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Stronger Output and Activity for Irish Construction Sector but Challenges in Housing Remain

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Stronger Output and Activity for Irish Construction Sector but Challenges in Housing Remain

Stronger Output and Activity for Irish Construction Sector but Challenges in Housing Remain
June 14
10:00 2022
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The construction industry in Ireland commenced 2022 on a solid footing, supported by a strong economy, a buoyant labour market and a remarkably resilient public sector balance sheet, according to EY Economic Advisory’s report on Irish construction prospects prepared for Euroconstruct. Despite the ensuing macro-economic and geo-political pressures that have led to a sharp rise in construction materials, the report outlook for the sector as a whole is cautiously optimistic with output projections remaining strong for the next three years.

Construction volumes are projected to increase by 4.9% in 2022, followed by further growth of 4.1% in 2023. This growth is expected despite construction inflation which is projected at 10% on average in 2022 and 6% in 2023. Preliminary projections for 2024 are for an increase in construction output volumes of 5.4% in 2024, after a moderation in inflation to 4%.

The above projections generate a value for construction output of €29.1bn in 2022 versus €25.2bn in 2021. The volume of construction activity in 2023 and 2024 is projected at €27.5bn and €29bn respectively[1]. In nominal terms, the value of construction output is projected at €35.2bn in 2024, which would correspond to 6.7% of GDP, compared with 6.2% of GDP in 2022.

Annette Hughes, Director at EY Economic Advisory.

Commenting on the report, Annette Hughes, Director at EY Economic Advisory, said: “Following subdued construction activity in 2020 and 2021 due to the pandemic, the industry commenced the year with cautious optimism and much work to be done. Recovery has however been varied across sectors and is set against a challenging market backdrop related to inflation and supply chain issues. The excessive price rises experienced in 2022 thus far are putting a strain on, for example, the cost of delivering some of the infrastructure projects in the NDP, as capital budgets for the year are already determined.”

Housing Outlook

Housing remains a core political, economic and social issue. The existing challenges in the market are gathering momentum, despite the announcement of a range of government schemes and subsidies to support housing supply, affordability and viability as well as the largest planned housing investment programme ever in the State under the Housing for All (HfA) Plan. Combined with the added demand from the influx of Ukrainians displaced by the conflict, the current confluence of factors is creating a very challenging housing market.

For 2022 the report forecasts 25,000 completions, up from the out-turn of 20,473 in 2021. There has been a downward revision of the housing supply projections for 2023 and 2024, with completions forecast at 27,000 in 2023 and 32,000 in 2024. These projections are below the Housing for All targets of 29,000 and 33,450 respectively and reflect a combination of factors, including delays with respect to planning, the servicing of lands, the longer delivery time due to an increase in the number of apartments as well as the escalation in building costs, which is impacting the viability of some schemes.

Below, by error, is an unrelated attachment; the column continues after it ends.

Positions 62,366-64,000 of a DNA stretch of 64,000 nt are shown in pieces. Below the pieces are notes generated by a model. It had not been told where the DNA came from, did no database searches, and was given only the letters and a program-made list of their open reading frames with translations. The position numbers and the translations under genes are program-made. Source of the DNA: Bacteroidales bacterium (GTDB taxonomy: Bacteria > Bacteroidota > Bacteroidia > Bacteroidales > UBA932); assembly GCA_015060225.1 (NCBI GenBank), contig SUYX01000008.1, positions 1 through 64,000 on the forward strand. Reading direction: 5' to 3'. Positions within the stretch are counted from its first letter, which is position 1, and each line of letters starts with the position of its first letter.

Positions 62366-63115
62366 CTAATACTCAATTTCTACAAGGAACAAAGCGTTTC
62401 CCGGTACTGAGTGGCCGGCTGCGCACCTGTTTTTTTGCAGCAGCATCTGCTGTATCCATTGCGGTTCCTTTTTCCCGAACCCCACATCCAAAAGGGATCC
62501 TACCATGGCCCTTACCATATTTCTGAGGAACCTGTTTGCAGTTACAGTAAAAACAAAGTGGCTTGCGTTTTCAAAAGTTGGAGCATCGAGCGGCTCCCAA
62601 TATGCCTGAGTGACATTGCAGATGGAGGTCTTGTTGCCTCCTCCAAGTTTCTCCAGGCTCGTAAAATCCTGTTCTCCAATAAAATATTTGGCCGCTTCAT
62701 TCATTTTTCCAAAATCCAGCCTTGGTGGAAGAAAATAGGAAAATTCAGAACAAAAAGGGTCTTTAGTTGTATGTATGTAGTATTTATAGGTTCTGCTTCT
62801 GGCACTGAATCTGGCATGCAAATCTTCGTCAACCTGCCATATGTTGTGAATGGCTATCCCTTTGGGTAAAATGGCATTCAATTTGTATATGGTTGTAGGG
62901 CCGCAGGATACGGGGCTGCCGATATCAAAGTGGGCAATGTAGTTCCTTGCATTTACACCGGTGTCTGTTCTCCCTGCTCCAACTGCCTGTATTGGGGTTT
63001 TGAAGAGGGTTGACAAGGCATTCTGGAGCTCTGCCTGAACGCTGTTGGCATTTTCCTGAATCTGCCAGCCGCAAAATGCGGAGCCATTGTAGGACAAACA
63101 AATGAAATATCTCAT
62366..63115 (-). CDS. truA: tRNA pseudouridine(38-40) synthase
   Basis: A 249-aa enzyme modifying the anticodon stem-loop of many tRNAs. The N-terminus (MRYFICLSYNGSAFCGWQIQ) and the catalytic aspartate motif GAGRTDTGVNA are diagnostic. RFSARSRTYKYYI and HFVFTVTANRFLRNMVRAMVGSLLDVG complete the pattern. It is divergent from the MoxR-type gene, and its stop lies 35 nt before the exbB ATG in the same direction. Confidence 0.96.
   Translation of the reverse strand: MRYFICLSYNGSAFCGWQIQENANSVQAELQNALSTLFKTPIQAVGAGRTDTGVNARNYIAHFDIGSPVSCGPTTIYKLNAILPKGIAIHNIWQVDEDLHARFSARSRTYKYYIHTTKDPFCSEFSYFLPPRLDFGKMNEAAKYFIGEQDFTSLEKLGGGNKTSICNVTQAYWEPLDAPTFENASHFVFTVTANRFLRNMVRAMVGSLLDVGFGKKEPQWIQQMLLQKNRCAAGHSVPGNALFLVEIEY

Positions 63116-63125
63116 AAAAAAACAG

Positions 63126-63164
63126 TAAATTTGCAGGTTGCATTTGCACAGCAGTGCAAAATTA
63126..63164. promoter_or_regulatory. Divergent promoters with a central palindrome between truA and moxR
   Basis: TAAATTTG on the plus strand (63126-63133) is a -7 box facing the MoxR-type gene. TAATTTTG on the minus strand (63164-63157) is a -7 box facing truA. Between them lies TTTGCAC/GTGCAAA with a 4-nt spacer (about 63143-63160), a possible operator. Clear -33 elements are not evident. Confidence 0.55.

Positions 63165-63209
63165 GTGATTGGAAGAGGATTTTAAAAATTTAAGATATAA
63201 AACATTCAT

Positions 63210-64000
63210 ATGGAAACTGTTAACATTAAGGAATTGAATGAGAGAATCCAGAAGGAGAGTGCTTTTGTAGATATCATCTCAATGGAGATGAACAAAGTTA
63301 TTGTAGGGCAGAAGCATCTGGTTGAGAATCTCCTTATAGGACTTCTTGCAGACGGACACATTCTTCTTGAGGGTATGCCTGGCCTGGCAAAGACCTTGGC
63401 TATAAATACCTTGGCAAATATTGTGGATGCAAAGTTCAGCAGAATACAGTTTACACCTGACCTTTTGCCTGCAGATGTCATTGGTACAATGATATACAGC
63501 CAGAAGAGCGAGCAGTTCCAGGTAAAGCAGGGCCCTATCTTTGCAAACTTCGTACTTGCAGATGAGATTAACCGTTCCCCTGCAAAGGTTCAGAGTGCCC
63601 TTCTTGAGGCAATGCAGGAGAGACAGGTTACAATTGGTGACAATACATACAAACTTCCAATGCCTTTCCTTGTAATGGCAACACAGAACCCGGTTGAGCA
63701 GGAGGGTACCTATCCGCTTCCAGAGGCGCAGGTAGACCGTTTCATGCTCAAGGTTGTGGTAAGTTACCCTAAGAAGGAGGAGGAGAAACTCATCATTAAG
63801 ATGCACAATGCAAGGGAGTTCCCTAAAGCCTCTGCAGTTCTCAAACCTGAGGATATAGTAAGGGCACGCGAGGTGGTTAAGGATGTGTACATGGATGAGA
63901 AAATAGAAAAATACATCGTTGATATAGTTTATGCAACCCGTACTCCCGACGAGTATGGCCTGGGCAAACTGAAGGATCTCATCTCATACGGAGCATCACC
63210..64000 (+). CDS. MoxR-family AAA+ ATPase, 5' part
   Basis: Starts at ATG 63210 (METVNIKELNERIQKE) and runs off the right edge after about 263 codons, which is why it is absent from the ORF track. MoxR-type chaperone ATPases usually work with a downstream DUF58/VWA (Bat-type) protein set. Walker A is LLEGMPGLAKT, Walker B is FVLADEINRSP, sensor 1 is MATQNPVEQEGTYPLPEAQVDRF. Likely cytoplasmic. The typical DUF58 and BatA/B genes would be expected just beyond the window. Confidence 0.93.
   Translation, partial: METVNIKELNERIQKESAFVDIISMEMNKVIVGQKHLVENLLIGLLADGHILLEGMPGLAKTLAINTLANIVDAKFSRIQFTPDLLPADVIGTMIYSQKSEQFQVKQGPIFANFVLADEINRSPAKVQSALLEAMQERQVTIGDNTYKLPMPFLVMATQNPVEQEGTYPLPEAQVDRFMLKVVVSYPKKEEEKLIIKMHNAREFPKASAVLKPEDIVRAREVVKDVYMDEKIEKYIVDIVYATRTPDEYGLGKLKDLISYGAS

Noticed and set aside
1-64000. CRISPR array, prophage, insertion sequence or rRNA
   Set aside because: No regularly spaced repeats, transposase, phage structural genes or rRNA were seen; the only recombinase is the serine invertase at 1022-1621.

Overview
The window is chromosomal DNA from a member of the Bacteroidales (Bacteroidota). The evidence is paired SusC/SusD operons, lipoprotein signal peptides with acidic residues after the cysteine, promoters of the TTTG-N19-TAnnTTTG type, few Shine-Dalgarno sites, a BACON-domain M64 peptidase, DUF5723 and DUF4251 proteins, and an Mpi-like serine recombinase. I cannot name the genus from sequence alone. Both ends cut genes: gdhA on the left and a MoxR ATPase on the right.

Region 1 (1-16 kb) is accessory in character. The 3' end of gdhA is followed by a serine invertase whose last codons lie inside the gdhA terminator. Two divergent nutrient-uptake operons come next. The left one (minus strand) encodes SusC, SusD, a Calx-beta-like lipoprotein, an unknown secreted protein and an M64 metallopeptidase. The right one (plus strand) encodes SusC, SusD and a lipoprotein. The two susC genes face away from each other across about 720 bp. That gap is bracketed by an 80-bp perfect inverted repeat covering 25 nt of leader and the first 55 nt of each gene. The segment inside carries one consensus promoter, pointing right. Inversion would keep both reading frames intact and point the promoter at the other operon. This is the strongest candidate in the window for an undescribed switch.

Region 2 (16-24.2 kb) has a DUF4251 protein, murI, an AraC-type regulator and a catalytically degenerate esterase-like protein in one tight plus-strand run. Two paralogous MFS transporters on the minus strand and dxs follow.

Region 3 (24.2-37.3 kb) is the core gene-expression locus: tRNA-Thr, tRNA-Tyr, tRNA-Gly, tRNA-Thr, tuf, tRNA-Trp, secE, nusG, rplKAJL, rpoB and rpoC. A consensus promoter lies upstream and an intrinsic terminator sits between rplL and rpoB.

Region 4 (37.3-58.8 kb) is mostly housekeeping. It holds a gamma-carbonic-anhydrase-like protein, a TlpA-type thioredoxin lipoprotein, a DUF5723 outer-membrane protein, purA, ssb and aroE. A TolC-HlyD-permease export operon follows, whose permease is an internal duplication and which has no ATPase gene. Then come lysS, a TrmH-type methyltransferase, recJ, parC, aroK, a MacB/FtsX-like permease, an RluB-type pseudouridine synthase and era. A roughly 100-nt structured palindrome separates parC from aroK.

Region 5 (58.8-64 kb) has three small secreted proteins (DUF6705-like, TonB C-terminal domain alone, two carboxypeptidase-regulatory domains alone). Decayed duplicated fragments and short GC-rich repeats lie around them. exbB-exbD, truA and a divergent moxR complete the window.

Annette Hughes said: “Although recent data show a substantial increase in the number of units granted planning permission – almost 43,000 in 2021 of which 60% were for apartments – there are constraints on the supply side in converting these permissions to completed units, such as a lack of services and other infrastructure to enable development.”

The report also notes concerns over the capacity of the construction industry to deliver the unprecedented scale of public capital investment planned, which is projected at €35.4bn over the three years from 2022-2024. The availability of skilled labour is an additional challenge given competing demands from the new build and retrofitting sectors. In the non-residential sector, the report notes that almost 12 million square metres of new non-residential buildings were granted planning in the last five years. The main concern in the current environment is whether these permissions will progress due to the downside risks for projects around building cost inflation and supply chain disruptions.

The industry is working hard to adopt more modern methods of construction to boost productivity and delivery times. The announcement regarding the establishment of a Construction Technology Centre earlier this year to look at construction research, development and innovation in the built environment, and identify technology opportunities should enable construction firms to build at a lower cost and higher speed and with greater energy efficiency.

Annette Hughes concluded: “The size of the housing challenge cannot be overlooked but Ireland does have the potential to tackle the supply issue. A number of public and private affordable housing schemes are to be introduced to address affordability while one of the four pillars in the Housing for All plan is focused on increasing supply – including a number of schemes designed to activate zoned lands and existing planning permissions – which will be essential in addressing the issue head on. There are also a number of subsidies and grants designed to unlock the potential in the market. This multi-pronged approach should be welcomed and with ongoing input from both industry and government, it will hopefully make it possible to expedite delivery and deliver much needed supply.

[1] All volume figures are based on 2021 prices

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